A torn ACL involves tearing of the anterior cruciate ligament which is a piece of tissue that connects the femur bone to the tibia bone. The treatment usually involves surgery to fix the tear and then followed by physical therapy for rehabilitation.
The non-surgical treatment involves rehabilitation to restore the range of motion of the knee joint. There are some types of exercises in physical therapy such as cycling that are considered safe as well as beneficial in restoring the use of after sustaining a torn ACL.
Rehabilitation for a torn ACL
A torn ACL every so often develops as a consequence of sports especially in cases when an individual turns on the knee with the foot in a fixed position or hurdles and lands in a forceful manner on the knee joint.
If an individual sustained a torn ACL, there is difficulty in placing weight on the knee and it might feel unstable or even collapse under the weight. Other symptoms that can occur include the following:
- Popping sound at the point of injury
- Swelling in the affected joint
Depending on the extent of damage, surgery might be required to correct the condition. Whether the individual opts for non-surgical treatment or surgery and rehabilitation, the individual will have limited capability in weight-bearing activities.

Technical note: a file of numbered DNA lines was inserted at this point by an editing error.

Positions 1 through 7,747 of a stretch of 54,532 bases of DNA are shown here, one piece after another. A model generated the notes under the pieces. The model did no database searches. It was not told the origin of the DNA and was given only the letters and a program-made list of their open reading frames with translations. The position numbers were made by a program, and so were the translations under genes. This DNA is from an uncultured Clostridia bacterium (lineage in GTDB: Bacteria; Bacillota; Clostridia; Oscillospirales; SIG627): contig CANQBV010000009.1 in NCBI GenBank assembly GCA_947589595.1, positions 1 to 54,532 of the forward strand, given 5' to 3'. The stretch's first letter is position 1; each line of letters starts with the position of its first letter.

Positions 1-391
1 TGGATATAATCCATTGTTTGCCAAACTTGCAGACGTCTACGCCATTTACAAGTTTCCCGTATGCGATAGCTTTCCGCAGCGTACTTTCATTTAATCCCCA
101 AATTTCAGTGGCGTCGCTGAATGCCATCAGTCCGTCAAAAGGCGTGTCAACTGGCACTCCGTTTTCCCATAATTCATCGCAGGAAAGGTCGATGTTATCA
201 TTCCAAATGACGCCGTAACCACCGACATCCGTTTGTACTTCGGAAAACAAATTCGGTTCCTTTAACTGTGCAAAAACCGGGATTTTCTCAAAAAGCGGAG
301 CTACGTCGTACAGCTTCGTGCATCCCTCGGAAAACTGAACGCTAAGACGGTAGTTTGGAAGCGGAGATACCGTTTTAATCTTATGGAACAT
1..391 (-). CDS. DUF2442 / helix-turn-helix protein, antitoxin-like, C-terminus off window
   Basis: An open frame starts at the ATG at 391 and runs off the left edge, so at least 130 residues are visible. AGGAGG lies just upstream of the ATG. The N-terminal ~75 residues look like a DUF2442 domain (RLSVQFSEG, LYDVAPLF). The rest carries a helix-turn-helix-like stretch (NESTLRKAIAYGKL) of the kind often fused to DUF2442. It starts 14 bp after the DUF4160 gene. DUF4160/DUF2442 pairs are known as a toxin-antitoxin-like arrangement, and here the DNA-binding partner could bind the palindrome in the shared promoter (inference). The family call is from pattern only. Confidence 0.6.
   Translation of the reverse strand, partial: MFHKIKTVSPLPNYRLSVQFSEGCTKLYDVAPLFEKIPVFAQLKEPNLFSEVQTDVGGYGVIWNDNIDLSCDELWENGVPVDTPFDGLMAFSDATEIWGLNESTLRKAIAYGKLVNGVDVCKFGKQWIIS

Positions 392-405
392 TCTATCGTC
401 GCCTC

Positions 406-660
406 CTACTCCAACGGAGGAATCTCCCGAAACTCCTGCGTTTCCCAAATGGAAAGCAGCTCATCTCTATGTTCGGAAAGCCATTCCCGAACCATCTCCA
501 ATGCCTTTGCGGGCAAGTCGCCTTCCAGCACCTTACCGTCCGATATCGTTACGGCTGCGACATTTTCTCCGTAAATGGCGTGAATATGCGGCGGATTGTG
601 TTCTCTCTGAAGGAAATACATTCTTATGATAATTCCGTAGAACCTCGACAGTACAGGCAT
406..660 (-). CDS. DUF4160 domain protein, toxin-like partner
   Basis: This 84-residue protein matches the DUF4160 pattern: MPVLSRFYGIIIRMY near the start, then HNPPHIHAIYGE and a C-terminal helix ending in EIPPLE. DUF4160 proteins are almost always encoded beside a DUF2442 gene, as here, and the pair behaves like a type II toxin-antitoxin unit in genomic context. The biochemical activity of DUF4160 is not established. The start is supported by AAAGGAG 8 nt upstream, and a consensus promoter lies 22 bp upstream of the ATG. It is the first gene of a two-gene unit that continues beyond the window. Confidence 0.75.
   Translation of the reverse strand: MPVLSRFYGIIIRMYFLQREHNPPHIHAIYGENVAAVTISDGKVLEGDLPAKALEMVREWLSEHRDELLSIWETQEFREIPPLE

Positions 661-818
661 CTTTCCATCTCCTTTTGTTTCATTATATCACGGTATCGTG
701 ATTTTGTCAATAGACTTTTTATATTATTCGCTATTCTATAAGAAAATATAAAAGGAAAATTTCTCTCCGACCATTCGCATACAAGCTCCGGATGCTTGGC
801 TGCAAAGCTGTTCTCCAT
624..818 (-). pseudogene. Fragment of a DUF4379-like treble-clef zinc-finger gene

Right after sustaining a torn ACL, the individual might start a rehabilitation program to minimize the pain and restore function to the knee. Cycling using a stationary bike can help improve the range of motion in the knee joint.
Since the individual could not place much weight on the affected knee, rehabilitation is aimed on regaining some stability that might have been lost. Using a bicycle can improve the circulation to the lower extremities and also works both muscles above and below the knee to improve joint support.
What can I gain from cycling?
Riding a bicycle especially a stationary bike with a torn ACL can provide a number of benefits that help improve the healing process. It is a low-impact activity that does not place a lot of weight on the extremities.
Cycling also provides range of motion exercises to move the knee joint as well as supporting the cartilage. By using a stationary bike, it has specific settings in which the amount of resistance placed on the knees can be controlled and the individual can also cycle as fast or as slowly as tolerated.
It is important to note that cycling might be part of a rehabilitation program on a stationary bike while starting the healing process. After some time, the individual can ride on a regular bike outdoors again as long as allowed by the doctor.
When using an outdoor bike, avoid the trails that have large number of hills since going uphill can further strain on the knee. The gears must be adjusted to a low level that allows a minimum of 90 repetitions per minute.
Pedaling at a slower pace can also add pressure on the knee. It is best to slowly work to build up tolerance for outdoor cycling as well as ensure to spend some time on a stationary bike to know if he/she can tolerate riding outdoors after the injury.